Saturday, April 08, 2006

inverse epic proporitons: Mughal-e-Azam

I do not like epic films - except Asoka, for reasons I cannot quite explain, although I suspect they might have to do with its eerie, unreal quality, amazing music, and Shahrukh being noble and wet. I digress. I rented Mughal-e-Azam because it seemed like the kind of thing I should see in order to continue my Bollywood education. I don't respond well to insta-love and big decisions when they're couched in hand-to-forehead turn-away drama-o-rama. The more they crank out the conflict and obstacles, the less interested I am. Perhaps because the obstacles in real life, while perfectly dramatic, are often nuanced and subtle and unexpected, as opposed to punctuated by thunderclaps and edicts and armies. I know, I know, no one said the movies had to be like real life, and there are many decidedly unreal Bollywood conventions that I adore and respond to, but somehow my disbelief can't cover them.

I wish I could have seen it in black and white. I have read about the colorization proces, including the official website's justification of doing it (which has a pooh-pooh-to-you-for-questioning-us tone, in my opinion), but to me the results were mixed. Much of the time it seemed the colors really didn't go with each other, that they fought for visual peace. Other times I thought I was looking into a shoebox diorama - a lavish, lush, beautiful one, to be sure - with the actors on one plane, the archway behind them on another, and then the mountains on a third, with no flow in between layers.

The language, though. Wow. Lofty and powerful and rich, and I'm sure I missed huge amounts of it, reading in subtitles. Even though the dialogue mostly expressed ideas I don't believe in - "the only story of lovers is to pine, heave sighs, and choke to death" - it was a joy to read. Dismissive and curmudgeonly as I am about the plot, even I was enchanted by the words.

All this and elephants too! That's what I call a night (okay, three) at the movies.

Friday, April 07, 2006

groovy

Courtesy of my Bollywood-loving friend at work, I now know the greatness that is Bombay Beats. Now if only I could get those film clips to work....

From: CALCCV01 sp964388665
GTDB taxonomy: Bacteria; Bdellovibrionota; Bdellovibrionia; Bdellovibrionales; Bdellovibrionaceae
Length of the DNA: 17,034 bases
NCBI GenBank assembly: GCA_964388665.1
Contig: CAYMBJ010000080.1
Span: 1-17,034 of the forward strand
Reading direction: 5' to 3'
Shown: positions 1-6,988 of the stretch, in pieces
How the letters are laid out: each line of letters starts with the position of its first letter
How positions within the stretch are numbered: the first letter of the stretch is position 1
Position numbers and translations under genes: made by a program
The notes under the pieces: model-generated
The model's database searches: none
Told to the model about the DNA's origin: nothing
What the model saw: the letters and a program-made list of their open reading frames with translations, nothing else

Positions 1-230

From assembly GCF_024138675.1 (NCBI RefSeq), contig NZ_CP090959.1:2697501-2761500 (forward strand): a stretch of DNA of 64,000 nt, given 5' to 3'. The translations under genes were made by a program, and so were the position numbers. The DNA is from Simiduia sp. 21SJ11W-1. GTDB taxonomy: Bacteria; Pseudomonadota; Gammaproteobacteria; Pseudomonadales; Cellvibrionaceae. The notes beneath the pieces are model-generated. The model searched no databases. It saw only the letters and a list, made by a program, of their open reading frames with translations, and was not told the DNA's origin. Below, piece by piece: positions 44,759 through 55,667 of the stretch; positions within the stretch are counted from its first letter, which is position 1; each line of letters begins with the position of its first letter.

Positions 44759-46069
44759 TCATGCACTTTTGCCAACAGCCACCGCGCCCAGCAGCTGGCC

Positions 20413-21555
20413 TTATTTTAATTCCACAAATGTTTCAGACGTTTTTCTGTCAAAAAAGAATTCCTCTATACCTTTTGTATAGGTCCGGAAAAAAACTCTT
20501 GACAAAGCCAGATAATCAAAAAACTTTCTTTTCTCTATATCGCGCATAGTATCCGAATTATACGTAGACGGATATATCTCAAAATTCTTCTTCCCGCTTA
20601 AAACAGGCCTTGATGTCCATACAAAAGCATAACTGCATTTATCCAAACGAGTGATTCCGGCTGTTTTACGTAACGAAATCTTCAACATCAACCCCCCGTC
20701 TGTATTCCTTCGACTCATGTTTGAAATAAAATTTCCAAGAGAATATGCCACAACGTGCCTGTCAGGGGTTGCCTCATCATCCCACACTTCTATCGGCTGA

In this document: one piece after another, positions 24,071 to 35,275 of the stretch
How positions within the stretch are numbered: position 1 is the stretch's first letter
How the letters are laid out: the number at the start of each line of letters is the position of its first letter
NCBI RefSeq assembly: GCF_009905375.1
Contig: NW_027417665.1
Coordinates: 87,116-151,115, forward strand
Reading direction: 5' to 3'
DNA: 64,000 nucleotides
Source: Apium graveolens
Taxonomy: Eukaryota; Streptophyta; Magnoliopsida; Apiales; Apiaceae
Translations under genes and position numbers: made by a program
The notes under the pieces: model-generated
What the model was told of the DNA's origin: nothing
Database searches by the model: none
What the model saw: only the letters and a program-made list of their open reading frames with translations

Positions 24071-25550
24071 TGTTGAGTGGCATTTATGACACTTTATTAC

Tuesday, April 04, 2006

Who's with me?

There's a context for all of this, but I can explain that later: I think Aamir Khan is the best dancer of the Bollywood boys. I have never heard anyone else comment on his mahvelous moves. What say all of you?

Sunday, April 02, 2006

You don't worry about your biscuit: Jhankaar Beats

Abby and I watched Jhankaar Beats. We christened it with pina coladas at the end of a very long day, and this proved to be a mistake, because the pina coladas made us cold and sleepy, then bundling under blankets because we were cold made us even more sleepy. We both liked it okay, but we both have nothing in particular to say about it. I wanted more dancing. I enjoyed the Sholay references and when Rishi sang "Piya Tu Ab To Asja," one of my most favorite songs, for the little girl. I liked when Juhi put that cup or napkin ring or whatever that was on her head. I wanted badly to recast the leads with the superwow team from Dil Chahta Hai, even though these leads were fine (well, not the guy who was Nick, he was boring, although not awful). I wonder if DCH is what this movie wanted to be, but with a domestic twist, but maybe I just think that becuase there were three male friends, and DCH was the first Bollywood I saw about male friends.

I know people who really like this movie, and it just didn't do anything for me - although it didn't do anything against me, either, so to speak - so I'll just end by saying it really did need more dancing and that it had a few good quotes, one of which was "This is style. This is serious style." Oh, and that it should give Parenthood back its saucy traffic accident. And that there were several really good bits of dialogue throughout that could have been "one-liners" for the condom campaign and I kept expecting them to resurface, such as "Let's get on with it."

Aside to readers: the management would like to apologize for a post in which the majority of the sentences start with "I." The management realizes that trying to write a response to a movie while tornados are touching down is not a good idea.